Sunday, March 20, 2011

Why I Live in a Bubble

Probably others feel the same guilt I do about not expanding my horizons more, seeking out friends who are different from myself, even reading books on the same subjects from similar perspectives instead of something new. In general, being "closed minded," or else failing to evangelize. But every time I "put myself out there," I find myself coming right back to my "comfort zone" and simply confirmed in my previously held opinions. I've been told, "You can't live in a bubble," but you know what? I am and I like it here. Why?

Because no one understands me! Haha. That sounds absolutely pathetic and emo, but sadly I have found it to be true. I've tried local mothers' groups, bring-your-baby-to-the-library times, and striking up conversations with people I meet by chance. I have almost always come away feeling depressed, discouraged, or disillusioned. These sort of horizon-expanding social encounters have not been beneficial to me. It's emotionally draining for me, who am passionate about my vocation as wife and mother, to spend even twenty minutes in a conversation with stay-at-home mothers who are just killing time walking circles around the mall until they can get their two-year-olds into preschool so they can get back to having a life. That's a harsh description, and how I wish it were not an accurate one. But that is what I've encountered in my city, apart from the friends I've made through church. It's so sad; these women. They do truly want to be good mothers, but it's my opinion that they've been so conditioned by feminism that they are completely unable to be happy in that role. They believe they are effectively in jail while the children are small, and any distraction or respite is gladly welcomed. Conversations with them are laced with things like, "Anything to get out of the house," "Even the baby gets bored with me," "I go crazy when it snows and we're home." Anywhere but home, and home is where they chose to be! The martyr attitude gets tedious fast.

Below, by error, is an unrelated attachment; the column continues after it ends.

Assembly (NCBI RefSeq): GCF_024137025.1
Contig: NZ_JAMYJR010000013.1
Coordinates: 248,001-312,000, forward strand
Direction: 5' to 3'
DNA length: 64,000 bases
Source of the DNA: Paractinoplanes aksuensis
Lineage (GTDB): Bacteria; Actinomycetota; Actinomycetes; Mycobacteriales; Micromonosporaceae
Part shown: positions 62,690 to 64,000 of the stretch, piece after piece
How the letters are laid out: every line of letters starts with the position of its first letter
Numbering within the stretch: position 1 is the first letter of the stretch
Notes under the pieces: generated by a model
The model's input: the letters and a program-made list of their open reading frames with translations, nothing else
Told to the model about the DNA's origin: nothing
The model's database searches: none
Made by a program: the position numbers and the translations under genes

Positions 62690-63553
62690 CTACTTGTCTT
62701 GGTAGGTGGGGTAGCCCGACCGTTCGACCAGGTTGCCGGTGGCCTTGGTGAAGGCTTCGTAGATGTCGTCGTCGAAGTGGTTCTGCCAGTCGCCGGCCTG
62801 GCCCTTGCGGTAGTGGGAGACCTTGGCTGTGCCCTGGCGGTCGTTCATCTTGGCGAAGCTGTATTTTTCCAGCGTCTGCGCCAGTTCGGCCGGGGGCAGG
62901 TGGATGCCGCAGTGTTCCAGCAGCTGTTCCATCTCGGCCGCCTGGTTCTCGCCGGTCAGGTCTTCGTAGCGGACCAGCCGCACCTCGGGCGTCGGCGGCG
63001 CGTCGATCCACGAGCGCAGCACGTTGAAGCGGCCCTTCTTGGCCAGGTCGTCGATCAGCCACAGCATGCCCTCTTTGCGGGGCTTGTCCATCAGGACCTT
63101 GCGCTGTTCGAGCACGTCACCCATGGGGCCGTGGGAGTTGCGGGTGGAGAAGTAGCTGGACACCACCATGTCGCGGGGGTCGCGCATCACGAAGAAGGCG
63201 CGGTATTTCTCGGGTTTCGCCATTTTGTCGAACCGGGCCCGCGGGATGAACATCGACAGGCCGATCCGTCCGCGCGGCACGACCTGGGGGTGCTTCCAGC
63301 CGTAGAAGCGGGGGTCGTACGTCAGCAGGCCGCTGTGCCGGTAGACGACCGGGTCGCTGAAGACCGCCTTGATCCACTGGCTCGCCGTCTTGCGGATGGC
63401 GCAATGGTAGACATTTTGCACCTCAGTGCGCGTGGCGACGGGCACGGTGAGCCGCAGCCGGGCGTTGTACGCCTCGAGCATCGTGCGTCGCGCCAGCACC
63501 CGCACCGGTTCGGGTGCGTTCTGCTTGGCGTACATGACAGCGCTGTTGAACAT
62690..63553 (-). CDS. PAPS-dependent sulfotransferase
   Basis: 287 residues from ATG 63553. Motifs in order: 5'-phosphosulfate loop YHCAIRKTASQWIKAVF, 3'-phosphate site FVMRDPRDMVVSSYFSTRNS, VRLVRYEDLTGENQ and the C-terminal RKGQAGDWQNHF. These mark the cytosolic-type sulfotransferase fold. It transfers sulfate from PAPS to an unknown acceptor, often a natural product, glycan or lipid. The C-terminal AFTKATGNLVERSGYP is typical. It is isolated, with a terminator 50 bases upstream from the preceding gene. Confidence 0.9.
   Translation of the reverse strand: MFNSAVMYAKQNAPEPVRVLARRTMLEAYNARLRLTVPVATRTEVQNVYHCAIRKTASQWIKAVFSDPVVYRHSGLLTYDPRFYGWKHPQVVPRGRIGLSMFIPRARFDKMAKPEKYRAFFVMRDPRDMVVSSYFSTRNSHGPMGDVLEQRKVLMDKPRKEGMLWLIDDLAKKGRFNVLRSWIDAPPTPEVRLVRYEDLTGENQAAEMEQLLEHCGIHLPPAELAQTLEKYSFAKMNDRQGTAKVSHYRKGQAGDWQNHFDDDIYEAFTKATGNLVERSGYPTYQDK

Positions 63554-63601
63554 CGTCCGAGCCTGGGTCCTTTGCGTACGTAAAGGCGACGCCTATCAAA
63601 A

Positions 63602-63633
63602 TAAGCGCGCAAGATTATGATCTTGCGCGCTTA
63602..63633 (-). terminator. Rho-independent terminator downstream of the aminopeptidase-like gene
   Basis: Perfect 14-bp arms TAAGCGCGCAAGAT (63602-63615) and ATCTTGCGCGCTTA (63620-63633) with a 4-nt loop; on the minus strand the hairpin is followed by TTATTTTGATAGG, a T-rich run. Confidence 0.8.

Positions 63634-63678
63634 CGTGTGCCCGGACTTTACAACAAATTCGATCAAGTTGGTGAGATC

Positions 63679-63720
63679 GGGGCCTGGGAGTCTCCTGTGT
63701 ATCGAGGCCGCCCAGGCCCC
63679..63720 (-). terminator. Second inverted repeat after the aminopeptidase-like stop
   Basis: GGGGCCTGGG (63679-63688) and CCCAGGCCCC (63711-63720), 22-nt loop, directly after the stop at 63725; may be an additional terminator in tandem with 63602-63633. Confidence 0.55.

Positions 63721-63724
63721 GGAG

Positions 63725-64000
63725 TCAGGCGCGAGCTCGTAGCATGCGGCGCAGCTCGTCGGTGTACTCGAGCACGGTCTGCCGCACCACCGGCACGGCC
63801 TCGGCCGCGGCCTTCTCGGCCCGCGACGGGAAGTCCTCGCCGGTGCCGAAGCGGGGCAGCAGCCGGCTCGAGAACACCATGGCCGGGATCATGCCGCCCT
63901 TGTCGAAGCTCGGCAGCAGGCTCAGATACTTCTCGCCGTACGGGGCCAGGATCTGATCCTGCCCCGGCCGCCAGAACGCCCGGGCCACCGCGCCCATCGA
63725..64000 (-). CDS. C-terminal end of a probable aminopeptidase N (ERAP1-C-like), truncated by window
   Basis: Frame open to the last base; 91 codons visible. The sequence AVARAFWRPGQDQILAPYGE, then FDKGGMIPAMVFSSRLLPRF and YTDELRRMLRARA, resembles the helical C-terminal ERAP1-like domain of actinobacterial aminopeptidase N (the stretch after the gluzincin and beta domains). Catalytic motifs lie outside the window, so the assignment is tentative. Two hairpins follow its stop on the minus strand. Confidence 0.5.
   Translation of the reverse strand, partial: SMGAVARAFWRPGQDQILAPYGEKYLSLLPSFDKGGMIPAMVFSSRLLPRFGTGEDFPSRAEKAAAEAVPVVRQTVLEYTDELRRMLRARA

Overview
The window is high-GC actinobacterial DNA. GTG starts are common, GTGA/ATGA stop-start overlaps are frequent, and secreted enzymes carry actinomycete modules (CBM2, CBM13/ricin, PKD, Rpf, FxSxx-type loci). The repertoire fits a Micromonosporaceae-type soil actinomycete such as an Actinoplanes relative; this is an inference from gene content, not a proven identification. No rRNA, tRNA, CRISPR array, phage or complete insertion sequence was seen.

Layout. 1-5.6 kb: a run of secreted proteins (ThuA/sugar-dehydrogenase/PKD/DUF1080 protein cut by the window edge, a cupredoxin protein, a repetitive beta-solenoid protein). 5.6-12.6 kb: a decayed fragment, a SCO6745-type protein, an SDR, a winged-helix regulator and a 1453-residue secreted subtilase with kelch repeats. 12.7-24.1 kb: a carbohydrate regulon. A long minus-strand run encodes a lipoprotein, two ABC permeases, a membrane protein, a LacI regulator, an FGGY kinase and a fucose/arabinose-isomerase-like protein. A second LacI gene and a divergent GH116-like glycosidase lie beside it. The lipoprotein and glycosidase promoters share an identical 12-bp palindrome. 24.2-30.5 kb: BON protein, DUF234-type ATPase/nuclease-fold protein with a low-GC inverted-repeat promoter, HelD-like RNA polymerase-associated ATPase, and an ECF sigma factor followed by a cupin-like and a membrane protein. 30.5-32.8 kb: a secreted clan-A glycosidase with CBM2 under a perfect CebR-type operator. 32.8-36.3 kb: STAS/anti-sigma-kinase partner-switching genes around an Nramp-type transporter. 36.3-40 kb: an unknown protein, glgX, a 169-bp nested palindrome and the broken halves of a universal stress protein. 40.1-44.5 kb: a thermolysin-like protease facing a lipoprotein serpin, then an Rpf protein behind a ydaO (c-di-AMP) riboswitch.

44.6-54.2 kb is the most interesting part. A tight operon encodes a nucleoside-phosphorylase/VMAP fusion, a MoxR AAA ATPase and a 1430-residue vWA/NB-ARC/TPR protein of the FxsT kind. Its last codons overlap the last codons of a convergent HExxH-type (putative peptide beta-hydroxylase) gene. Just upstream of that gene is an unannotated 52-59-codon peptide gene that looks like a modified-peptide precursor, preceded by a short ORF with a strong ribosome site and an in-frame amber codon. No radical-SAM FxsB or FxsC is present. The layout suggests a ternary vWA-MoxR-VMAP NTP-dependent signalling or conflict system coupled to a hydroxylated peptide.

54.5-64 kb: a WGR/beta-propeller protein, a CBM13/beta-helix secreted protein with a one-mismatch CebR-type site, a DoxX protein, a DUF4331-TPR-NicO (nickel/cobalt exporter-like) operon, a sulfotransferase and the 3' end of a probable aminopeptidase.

As depressing as the stay-at-home mothers are, you have to be on your guard with the working ones. They have a tendency to take any expression of contentment with my at-home status as a personal attack on their working status. I hear a lot of defense of how they have to work, how it must be nice to just take it easy all day, how they fit in "quality time," etc. They are rarely mean about it, but it's still not a pleasant conversation. I don't need to know your monthly mortgage or your husband's salary. I have to wonder about why so many working mothers feel the need to defend themselves/counter "attack" against a happy housewife. I honestly do not deliberately provoke them. I'm trying to make friends here. It's my opinion that they know in their mother hearts that mothers should be with their children, and it's guilt talking. This also naturally saddens me. But as I'm out and about during the day while they are generally at work, they aren't so menacing. The other possibility is that a working mother is more of a "true believer" feminist and simply has zero interest in or even disdain for me and my activities, simply because I am a housewife. This type wants to know what else I'm doing, besides domesticity and all that fluff, or else talk about her own professional success, in which, it must be confessed, I myself have zero interest. Thankfully, due to completely different habitats, this species is rarely encountered save at gatherings of extended family.